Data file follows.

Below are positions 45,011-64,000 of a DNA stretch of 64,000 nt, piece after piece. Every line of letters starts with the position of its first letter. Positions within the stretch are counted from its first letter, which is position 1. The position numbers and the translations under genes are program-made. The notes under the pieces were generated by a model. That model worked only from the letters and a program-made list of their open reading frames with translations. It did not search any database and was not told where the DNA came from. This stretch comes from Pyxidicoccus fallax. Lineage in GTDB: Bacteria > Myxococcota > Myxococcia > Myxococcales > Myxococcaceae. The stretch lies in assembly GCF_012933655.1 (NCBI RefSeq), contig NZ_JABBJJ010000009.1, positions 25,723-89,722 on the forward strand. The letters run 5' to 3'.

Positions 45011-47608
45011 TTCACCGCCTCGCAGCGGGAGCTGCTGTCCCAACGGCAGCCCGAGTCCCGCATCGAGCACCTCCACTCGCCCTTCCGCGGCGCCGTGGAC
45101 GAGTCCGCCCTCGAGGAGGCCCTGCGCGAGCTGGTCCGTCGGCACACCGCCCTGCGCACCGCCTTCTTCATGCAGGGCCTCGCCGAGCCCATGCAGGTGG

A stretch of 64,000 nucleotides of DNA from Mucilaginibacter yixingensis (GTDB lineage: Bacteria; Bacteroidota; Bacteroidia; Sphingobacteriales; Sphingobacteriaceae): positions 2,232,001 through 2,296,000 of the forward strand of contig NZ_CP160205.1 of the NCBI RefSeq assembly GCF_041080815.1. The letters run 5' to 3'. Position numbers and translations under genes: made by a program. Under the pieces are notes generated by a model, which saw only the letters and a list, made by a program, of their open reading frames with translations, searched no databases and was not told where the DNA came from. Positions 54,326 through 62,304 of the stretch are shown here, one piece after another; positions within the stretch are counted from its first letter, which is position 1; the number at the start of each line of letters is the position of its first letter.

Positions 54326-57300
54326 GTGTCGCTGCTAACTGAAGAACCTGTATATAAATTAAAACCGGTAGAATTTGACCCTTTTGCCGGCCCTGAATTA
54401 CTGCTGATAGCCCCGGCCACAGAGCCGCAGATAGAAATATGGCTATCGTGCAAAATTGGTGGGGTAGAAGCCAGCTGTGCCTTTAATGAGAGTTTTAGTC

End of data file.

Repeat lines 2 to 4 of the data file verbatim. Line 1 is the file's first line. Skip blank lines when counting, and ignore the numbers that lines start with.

Positions 45011-47608
45011 TTCACCGCCTCGCAGCGGGAGCTGCTGTCCCAACGGCAGCCCGAGTCCCGCATCGAGCACCTCCACTCGCCCTTCCGCGGCGCCGTGGAC
45101 GAGTCCGCCCTCGAGGAGGCCCTGCGCGAGCTGGTCCGTCGGCACACCGCCCTGCGCACCGCCTTCTTCATGCAGGGCCTCGCCGAGCCCATGCAGGTGG